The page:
As we prepare for the ELGL & ICMA joint event at the ICMA Conference, attendees describe the current state of local government, their mentors, ways to strengthen local government, and of course, their dream six-pack. Link: Raise Your Hand If You’re Going “Back to the Future” with ELGL and ICMA.
City of Hayward, CA – Management Fellow
Name your career mentors.
Kelly McAdoo Morariu, Assistant City Manager, Hayward, CA
Dr. Philip A. Russo Jr, Director, Center for Public Management and Regional Affairs, Miami University
Megan Statt-Blake, Assistant Community Development Director, Wyoming, OH
Describe the current state of local government.
Local governments are in an interesting position today. For the most part revenues have slowly crept back to their pre-recession levels, yet very serious budgetary issues still remain for many local governments across the country. These issues were largely precipitated by states balancing their budgets on the backs of local governments. To compound these strains, a looming pension crisis is only adding more stress to local governments. Clearly tough decisions for local governments will need to be made in the near future.
Yet even with this gloomy outlook, local governments are re-energizing. Today’s local governments are embracing technology, quantitative program evaluation, strategic planning/ management, and performance based budgeting methods as a means to attack and get in front of these looming problems. While there are still some foreseeable hurdles to jump, I am optimistic that local governments, now more than ever, are very capable and well equipped to take them head on.
During her presidency, Bonnie Svrcek encouraged ICMA members to do “Just One Thing” for the organization. What can we do to strengthen local government?
Foster an environment that embraces creative thinking and treats failure as an opportunity (to a reasonable extent). The challenges facing local governments in the future will require creative and innovative solutions. The path towards reaching these innovative solutions will inevitably involve failures. Local government professionals must create environments that embrace failure as a learning opportunity rather than allowing the fear of failure stifle innovative and creative thinking. Doing this will open the opportunity to discovering new and better ways of doing old things.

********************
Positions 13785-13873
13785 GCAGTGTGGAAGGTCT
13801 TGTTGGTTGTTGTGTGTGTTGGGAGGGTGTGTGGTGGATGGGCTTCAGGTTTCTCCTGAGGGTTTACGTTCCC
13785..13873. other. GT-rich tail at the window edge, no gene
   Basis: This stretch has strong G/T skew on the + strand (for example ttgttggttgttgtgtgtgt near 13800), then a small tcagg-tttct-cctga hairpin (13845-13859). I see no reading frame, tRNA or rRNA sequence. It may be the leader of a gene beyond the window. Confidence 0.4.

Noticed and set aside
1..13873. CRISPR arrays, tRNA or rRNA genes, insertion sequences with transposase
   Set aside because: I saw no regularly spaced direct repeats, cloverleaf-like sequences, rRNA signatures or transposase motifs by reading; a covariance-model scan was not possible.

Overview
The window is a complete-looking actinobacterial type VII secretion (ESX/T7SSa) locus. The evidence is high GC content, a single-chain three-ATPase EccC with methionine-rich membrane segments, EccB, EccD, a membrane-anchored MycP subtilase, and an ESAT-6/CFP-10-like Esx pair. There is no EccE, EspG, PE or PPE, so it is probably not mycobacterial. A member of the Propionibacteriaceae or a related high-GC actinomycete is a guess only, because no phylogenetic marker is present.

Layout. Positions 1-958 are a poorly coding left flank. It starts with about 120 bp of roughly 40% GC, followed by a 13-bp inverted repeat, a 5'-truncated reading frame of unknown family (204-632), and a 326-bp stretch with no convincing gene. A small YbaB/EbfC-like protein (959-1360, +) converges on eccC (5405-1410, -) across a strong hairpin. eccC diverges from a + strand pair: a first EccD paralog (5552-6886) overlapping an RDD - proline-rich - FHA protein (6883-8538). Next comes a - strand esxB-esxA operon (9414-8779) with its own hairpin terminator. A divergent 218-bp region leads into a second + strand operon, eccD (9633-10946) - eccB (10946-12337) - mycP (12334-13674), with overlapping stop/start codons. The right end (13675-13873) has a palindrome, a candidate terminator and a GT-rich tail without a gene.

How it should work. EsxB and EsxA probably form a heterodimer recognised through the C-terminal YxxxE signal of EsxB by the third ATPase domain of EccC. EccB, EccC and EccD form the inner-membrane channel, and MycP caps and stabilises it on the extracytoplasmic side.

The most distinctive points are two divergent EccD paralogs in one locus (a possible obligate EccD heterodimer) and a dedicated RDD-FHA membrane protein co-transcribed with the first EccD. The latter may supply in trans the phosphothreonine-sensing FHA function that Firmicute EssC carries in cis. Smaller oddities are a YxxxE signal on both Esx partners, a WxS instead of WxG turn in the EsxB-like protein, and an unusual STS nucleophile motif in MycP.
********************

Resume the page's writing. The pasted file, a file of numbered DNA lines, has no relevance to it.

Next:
In keeping with the beer tasting theme, tell us what we’d find in your ideal six pack.
- Brooklyn Summer Ale (if summer)/Great Lakes Christmas Ale (if winter)
- Sierra Nevada Pale Ale
- 312 Urban Wheat Ale
- Anchor Steam
- Golden Road Hefeweizen
- Lagunitas IPA
- The Road Ahead: Succession Planning
- Miami University – Preparing for Success in Public Leadership
- Trenton administrator leaves for Hamilton County position
- CPMRA – Internships & Alumni
- Local Student Studies Ohio’s Public Administrators
- Karen Pinkos, City of El Cerrito, CA
- Chris Morrill, City of Roanoke, VA
- Matthew Hawkesworth, City of Rosemead, CA
- Heather Geyer, City of Wheat Ridge, CO
- Greg Larson, Town of Los Gatos, CA
- Jeff Towery, City of Springfield, OR
- Elisabeth Wright, Village of Gilberts, IL
- Mitch Foster, Kingsley, MI, Village Manager
- C. James Ervin, Town of Rocky Mount, VA
- Tamara Lynn Schaps, Evans School of Public Affairs
- Eric Norenberg, Oberlin (OH) City Manager
- Joe Casey, Henrico County, VA, Deputy County Manager
- Jason Escareno, San Mateo County, CA
- Ann Janda, Milton, VT
- Lee Worsley, Durham County
- Dan Weinheimer, Fort Collins, CO